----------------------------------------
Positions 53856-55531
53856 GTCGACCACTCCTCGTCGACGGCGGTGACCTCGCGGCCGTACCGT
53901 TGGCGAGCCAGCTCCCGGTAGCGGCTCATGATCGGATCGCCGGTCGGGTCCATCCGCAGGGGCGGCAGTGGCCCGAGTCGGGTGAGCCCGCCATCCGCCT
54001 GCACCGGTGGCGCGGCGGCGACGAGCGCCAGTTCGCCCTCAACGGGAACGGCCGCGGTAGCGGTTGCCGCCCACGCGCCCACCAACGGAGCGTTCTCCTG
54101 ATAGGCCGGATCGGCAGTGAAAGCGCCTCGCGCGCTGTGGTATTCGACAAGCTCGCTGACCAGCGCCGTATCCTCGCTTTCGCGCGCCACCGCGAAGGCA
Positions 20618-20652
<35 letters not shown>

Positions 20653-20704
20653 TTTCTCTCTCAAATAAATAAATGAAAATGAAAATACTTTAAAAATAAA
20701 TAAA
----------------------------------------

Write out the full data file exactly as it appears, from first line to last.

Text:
Positions 53856-55531
53856 GTCGACCACTCCTCGTCGACGGCGGTGACCTCGCGGCCGTACCGT
53901 TGGCGAGCCAGCTCCCGGTAGCGGCTCATGATCGGATCGCCGGTCGGGTCCATCCGCAGGGGCGGCAGTGGCCCGAGTCGGGTGAGCCCGCCATCCGCCT
54001 GCACCGGTGGCGCGGCGGCGACGAGCGCCAGTTCGCCCTCAACGGGAACGGCCGCGGTAGCGGTTGCCGCCCACGCGCCCACCAACGGAGCGTTCTCCTG
54101 ATAGGCCGGATCGGCAGTGAAAGCGCCTCGCGCGCTGTGGTATTCGACAAGCTCGCTGACCAGCGCCGTATCCTCGCTTTCGCGCGCCACCGCGAAGGCA
Positions 20618-20652
<35 letters not shown>

Positions 20653-20704
20653 TTTCTCTCTCAAATAAATAAATGAAAATGAAAATACTTTAAAAATAAA
20701 TAAA